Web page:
I smile when I think back on my own worries about the postpartum weeks: Before our baby arrived, I had worried about the fog of sleeplessness and interruptions, but I couldn’t grasp what filled those hours in the long night (aka “the void”). No, you don’t sleep much. But the reality is there’s other challenges, especially for moms— recovery from birth, the huge hormone shifts, postpartum pain, around-the-clock nursing, all accompanied by the nagging fears of being a new mother. Suddenly the darkest corners of the Internet come alive at the worst times and always during the 3am feed!

Yet through this fog of new motherhood, I’ve also been guided. Suddenly, the world of other mothers and parents opens up. I feel excited for that pregnant woman in the park and can’t help but smile at her; I have a connection to the father trying to calm his screaming toddler; I can’t help but feel the deepest sadness for parents who have experienced loss. I cry at the news, laugh at cute photos of other children, and understand why so many other parents congratulate us when they see us taking our little bundled baby on evening walks. It’s as if the moment our child was born, we entered into a new exclusive club with sleepless nights, spit-up, and emergency diaper changes (“Poonamis”, “Poo-trastrophes”, “Mop-poo”, “Laser-poo”, etc) as its initiation for entry.

* * * * *

A few years ago, I lamented to a good friend about my fears of having a child. I cited the stories from others of how relentless parenthood is, “Just survive the early weeks”, “Your schedule becomes someone else’s,” “It’ll never get easier!”.

My friend replied wisely, “Yes, it’s hard. But here’s the thing: you and your husband will spend so much time marveling at your baby. You’ll watch and laugh at them for hours. You’ll fall in love with your new family. It’s work, but it’s worth it.”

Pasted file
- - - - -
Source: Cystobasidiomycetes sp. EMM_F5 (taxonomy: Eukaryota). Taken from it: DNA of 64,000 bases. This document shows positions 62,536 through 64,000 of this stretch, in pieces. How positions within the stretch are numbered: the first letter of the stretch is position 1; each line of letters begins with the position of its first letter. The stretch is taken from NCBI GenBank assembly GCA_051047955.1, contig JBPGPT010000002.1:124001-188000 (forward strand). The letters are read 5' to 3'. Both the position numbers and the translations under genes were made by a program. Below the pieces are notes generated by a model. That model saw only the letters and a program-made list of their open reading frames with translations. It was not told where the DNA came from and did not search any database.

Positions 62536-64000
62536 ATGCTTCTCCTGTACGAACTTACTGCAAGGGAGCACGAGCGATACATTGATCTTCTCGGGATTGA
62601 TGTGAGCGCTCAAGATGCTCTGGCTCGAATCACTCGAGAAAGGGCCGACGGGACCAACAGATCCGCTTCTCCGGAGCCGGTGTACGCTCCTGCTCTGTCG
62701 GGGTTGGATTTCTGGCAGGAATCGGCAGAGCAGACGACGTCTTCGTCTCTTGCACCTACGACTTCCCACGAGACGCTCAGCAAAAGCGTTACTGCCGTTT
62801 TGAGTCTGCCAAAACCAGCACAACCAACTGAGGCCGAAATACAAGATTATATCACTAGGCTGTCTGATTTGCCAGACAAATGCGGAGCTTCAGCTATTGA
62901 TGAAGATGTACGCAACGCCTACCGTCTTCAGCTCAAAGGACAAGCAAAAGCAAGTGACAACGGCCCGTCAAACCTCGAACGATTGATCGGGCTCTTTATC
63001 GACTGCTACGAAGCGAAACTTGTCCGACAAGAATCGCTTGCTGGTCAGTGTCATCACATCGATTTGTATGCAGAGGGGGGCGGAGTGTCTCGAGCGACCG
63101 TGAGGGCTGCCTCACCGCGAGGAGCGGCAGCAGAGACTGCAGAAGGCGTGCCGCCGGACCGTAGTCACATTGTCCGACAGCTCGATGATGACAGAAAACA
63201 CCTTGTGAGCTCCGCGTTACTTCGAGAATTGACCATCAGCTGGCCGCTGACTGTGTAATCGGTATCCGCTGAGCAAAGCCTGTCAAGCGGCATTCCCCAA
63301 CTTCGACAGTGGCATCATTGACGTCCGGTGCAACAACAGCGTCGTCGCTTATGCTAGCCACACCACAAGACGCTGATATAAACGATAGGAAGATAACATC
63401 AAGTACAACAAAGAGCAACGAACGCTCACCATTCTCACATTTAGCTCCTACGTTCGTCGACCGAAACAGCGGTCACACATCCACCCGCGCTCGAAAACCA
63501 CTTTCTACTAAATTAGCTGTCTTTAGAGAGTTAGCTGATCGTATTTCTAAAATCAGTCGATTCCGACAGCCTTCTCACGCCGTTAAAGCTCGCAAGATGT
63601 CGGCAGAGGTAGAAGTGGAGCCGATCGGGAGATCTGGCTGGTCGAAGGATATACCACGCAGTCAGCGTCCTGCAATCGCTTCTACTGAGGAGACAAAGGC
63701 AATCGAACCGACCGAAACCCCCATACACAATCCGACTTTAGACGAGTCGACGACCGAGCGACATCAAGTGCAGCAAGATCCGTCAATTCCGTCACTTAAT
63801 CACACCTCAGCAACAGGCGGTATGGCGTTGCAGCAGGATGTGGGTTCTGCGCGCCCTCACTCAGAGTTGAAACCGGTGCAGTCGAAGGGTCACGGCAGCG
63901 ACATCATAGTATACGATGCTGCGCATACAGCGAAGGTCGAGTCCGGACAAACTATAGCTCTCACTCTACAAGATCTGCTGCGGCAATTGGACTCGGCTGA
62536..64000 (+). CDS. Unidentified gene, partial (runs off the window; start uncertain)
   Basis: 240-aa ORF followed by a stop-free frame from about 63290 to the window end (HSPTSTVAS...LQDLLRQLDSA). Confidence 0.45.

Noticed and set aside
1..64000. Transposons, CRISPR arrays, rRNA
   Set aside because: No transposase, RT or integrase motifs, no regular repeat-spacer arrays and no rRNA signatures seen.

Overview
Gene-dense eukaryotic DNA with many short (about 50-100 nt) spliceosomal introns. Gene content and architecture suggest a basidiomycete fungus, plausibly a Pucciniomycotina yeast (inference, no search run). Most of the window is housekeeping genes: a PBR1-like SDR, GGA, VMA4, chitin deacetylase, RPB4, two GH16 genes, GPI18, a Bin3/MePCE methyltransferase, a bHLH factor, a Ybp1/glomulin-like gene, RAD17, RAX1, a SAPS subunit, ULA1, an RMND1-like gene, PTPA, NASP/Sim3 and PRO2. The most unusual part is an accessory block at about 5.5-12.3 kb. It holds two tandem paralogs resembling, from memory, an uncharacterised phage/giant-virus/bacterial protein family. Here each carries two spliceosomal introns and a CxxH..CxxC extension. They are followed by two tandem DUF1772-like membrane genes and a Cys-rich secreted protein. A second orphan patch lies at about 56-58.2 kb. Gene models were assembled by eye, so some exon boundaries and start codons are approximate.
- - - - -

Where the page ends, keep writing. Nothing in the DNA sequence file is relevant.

So far, she’s been right.

Newborn parenthood is filled with extremes and contradicting feelings. Crowded against hours of cluster feeding (aka the “hostage situation”), pooped-on clothes and walls, and milk-stained spit up is always that single, new beautiful moment that lodges itself into your memory. As an example, for me, night feedings are the loneliest times but also my most intimate moments with our baby. In the British summer, we watch the sunrise into a new day together in a perfectly quiet home other than the early morning birds. I return to bed tired but never wanting anything different.

* * * * *

My experience is this: these first few weeks have shattered our past lives. My husband and I are left with some pieces of our old lives to pick up. I call them the Pieces That Matter. I think back on our pre-baby memories with fondness, and during difficult times, with extreme nostalgia. But those moments pass once our exhausted frustration is erased by one single cute coo or cuddle. Emerging from our old lives is a new dimension, a parallel parenthood universe that has now filled with so much new love and life that the old one is almost hard to imagine. It’s not better; it’s not worse. It’s just different, almost like we’re new people but with the memories of our old selves.

In these past 6 weeks, if I’ve learned anything it’s that parenthood is a state of constant movement. Everything – the bad and the most precious – moves quickly in a new, warped time. The weeks pass like a freight train but the hours stretch like an elastic band. I now know why so many parents take hundreds of photos of their children: it’s to hold these beautiful moments close to them, proudly display them to the world, and most importantly, use them to slow time. Because like all things in these longest shortest weeks, it passes faster than you can imagine.